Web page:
Wednesday 20 December 2023

Vrolijk Kerstfeest!

🎄🎄🎄 Season's Greetings! See you all in 2024! 🎄🎄🎄 

🎅 Meanwhile, check out our list of the year's best films! 🎅

Monday 11 December 2023

Schalcken the Painter (Leslie Megahey, 1979)


From a strictly personal perspective, there are few films as evocative as this BBC television adaptation of Sheridan Le Fanu's eponymous short story; yet the nostalgia it triggers comes not from this semi-biopic's content, but rather from the time of its original transmission.  For Schalcken the Painter first went out on 23 December 1979, in the late night slot hitherto occupied by the Beeb's then recently-cancelled (but subsequently resurrected) A Ghost Story for Christmas—a strand Leslie Megahey's film has since been somewhat co-opted into.  While I was too young to watch the film when it premiered—and I have no idea if my parents did—it is a title that transports me back to that Christmas in our remote stone cottage in the east of Scotland.  While thinking of the past, that foreign country, we often inadvertently alter details, and although I make no claim to have seen Schalcken the Painter when it was first broadcast—as an episode of the BBC's long-running arts programme Omnibus—the knowledge that it was beamed across the airwaves swirling above our house in deepest winter has certainly informed my memories of the final Christmas of the 1970s.


Yet these dewy-eyed trips down memory lane have never distracted me from the brilliance of the subtle, slippery Schalcken the Painter: upon first viewing the film, I was left in no doubt that it was a flat-out masterpiece.  But the movie was only shown twice on the BBC before falling into years of obscurity, and it remained criminally neglected until a decade ago, when it was spruced up for a very belated home video release.  Nowadays, Schalcken the Painter is easy to find in both physical and digital formats, and it has become a staple in my own Yuletide viewing, among the likes of A Christmas StoryThe Merry World of Léopold Z and A Charlie Brown Christmas; compared to those titles, this gothic, gloomy tale is a serious outlier.  The film's status as a quasi-Ghost Story for Christmas should by no means obfuscate its deeply unsettling nature: Megahey and Paul Humfress' collaboration is essentially a horror movie masquerading as an arts documentary—hence its inclusion in Omnibus, for which Megahey served as series editor—and this wolf in sheep's clothing proves far more disturbing than any bona fide Ghost Story for Christmas before or since.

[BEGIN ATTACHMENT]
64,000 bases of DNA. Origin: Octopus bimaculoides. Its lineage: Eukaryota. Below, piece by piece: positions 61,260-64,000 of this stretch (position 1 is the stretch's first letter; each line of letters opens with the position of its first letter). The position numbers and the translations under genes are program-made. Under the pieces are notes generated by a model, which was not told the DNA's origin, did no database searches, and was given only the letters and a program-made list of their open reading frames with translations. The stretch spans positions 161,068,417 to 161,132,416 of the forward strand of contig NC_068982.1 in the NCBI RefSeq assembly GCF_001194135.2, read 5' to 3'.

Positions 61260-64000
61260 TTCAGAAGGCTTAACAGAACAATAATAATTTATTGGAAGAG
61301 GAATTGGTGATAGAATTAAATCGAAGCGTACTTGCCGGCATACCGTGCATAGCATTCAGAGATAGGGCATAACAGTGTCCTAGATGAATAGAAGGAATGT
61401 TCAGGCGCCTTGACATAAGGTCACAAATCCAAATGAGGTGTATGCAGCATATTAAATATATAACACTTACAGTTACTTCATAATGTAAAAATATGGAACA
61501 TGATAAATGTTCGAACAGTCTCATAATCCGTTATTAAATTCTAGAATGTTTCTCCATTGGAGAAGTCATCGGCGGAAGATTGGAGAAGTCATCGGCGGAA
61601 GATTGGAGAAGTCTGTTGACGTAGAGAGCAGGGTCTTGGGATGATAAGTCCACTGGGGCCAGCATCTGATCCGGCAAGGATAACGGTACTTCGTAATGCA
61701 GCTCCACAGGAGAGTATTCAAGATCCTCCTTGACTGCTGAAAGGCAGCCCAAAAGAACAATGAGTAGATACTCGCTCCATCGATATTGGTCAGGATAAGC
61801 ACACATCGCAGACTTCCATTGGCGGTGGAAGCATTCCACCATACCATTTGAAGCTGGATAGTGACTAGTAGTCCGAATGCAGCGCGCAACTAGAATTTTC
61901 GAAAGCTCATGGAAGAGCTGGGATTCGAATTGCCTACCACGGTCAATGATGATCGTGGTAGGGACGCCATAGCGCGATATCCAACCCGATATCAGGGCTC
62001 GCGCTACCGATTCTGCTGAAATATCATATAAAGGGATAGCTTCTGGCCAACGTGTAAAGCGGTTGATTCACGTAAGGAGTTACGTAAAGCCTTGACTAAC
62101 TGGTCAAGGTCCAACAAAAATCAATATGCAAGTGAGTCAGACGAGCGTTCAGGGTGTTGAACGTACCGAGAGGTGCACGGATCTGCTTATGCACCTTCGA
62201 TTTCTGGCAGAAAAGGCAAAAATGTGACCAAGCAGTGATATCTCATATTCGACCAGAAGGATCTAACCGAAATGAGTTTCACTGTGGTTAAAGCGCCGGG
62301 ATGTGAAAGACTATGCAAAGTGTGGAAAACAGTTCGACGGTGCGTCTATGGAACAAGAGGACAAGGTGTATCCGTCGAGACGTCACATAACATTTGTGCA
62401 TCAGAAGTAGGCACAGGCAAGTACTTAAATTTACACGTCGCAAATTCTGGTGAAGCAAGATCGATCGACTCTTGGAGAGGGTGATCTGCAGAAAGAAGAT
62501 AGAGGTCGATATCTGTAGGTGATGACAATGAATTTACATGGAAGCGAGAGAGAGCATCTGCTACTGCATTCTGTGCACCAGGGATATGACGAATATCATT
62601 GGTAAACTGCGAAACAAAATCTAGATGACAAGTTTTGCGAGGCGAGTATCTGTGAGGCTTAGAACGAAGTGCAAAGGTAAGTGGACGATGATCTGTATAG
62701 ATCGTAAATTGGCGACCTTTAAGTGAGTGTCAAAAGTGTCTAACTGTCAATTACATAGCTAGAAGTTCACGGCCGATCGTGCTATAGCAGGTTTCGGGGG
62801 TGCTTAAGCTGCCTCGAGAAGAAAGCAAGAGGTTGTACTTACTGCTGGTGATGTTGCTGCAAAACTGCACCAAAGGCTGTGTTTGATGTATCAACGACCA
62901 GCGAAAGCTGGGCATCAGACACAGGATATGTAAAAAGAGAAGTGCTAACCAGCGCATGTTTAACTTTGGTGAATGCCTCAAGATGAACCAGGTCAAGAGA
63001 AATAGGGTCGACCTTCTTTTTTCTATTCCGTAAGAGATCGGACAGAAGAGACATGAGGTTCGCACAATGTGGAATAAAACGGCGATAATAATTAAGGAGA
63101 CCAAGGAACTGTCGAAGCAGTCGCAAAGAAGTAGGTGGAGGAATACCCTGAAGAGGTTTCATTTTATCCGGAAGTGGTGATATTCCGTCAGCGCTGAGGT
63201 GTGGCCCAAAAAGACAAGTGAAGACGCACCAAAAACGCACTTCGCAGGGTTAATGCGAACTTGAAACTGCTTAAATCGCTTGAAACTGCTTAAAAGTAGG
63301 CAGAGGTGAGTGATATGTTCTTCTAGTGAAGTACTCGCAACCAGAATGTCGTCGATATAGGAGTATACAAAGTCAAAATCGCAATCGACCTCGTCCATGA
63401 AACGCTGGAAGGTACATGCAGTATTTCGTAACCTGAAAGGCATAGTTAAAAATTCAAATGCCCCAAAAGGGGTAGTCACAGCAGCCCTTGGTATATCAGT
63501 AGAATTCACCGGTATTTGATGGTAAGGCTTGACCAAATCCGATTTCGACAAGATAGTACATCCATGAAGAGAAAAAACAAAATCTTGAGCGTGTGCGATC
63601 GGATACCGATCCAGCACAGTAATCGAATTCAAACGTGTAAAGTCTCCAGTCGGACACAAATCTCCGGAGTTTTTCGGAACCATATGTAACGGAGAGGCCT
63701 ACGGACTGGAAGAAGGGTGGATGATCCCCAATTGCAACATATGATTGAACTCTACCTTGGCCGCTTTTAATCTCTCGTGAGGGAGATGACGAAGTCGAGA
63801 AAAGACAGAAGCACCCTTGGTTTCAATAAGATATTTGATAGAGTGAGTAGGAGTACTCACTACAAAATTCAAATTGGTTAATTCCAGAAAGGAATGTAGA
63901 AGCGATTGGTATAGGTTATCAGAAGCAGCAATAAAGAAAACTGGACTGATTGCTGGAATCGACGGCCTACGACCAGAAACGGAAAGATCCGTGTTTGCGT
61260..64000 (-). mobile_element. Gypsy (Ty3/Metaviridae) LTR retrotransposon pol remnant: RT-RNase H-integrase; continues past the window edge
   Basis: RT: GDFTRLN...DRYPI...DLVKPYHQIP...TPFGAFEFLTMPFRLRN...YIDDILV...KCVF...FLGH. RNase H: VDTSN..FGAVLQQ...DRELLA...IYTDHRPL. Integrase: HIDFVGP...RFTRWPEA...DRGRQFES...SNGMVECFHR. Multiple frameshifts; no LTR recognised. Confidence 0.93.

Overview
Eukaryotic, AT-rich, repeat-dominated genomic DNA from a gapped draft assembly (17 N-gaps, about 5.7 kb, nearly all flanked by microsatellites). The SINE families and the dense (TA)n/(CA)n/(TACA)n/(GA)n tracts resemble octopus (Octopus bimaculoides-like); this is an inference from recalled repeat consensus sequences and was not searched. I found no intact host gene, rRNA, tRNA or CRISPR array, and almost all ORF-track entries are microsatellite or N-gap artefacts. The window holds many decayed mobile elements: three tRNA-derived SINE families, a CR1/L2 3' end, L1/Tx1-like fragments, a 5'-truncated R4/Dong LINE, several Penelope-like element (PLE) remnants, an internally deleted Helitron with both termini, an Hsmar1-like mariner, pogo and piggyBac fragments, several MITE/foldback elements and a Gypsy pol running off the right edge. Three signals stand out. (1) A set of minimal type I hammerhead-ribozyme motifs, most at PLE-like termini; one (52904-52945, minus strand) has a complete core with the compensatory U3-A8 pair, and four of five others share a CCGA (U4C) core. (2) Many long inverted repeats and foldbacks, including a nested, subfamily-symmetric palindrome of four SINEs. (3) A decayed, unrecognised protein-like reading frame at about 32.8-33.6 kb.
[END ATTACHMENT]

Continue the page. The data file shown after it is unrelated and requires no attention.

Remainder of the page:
Godefridus Schalcken grew up in Dordrecht before moving to Leiden, where he studied painting under Gerrit Dou, the first and most successful of Rembrandt's pupils.  Schalcken would duly adopt the style of this Leidse fijnschilder, and he became a master of reproducing candlelit scenes; the images in this article provide some good examples of his technique.  Schalcken's striking work inspired Irish author Le Fanu to write his 1839 story, which uses the spelling 'Schalken' and fictionalises the artist's personal life.  Whether the portrait described in Le Fanu's chiller existed or not, an extensive search failed to locate it for the BBC film, so an ersatz Schalcken—of a foregrounded girl holding a candle while a lurking man draws a sword—was created especially for the production, thus further blurring the boundary between truth and fabrication.  The film uses this strange, disquieting painting as a jumping-off point for a slow-burn tale in which the impoverished Schalcken sees the woman he loves—Dou's niece Rose—reluctantly marry sinister, wealthy Rotterdammer Vanderhausen; the avaricious Dou receives a box of gold in exchange for the marriage contract, which Schalcken vows to buy back once he's made his own fortune.


Predictably, things start to unravel for the career-minded Schalcken, with his dread-filled journey—and the film—culminating in a startlingly creepy scene which, although not explicit, was probably right at the limit of what the Beeb of the late 70s considered acceptable for broadcast.  Follow that, weatherman.  The fact that the transmission of Schalcken the Painter finished just after midnight, thus bleeding into my then-favourite day of the festive season—Christmas Eve—has only served to strengthen the film's icy grip on my psyche.  Like much small-screen entertainment, Megahey's film feels as if it was designed to be a solitary viewing experience (which is quite ironic, given Christmastime's emphasis on social gatherings); indeed, I have never watched this singularly nightmarish work with anyone else.  Deftly edited by Sebastiane co-director Humfress, Schalcken the Painter is a stunning triumph of form: I am hard pushed to think of another film that so closely mimics the style of its artist-subject, and Megahey, Humfress and lighting cameraman John Hooper have, in effect, created a living, breathing Schalcken.  Unfortunately for its title character, not everything in Schalcken the Painter has a pulse.

Darren Arnold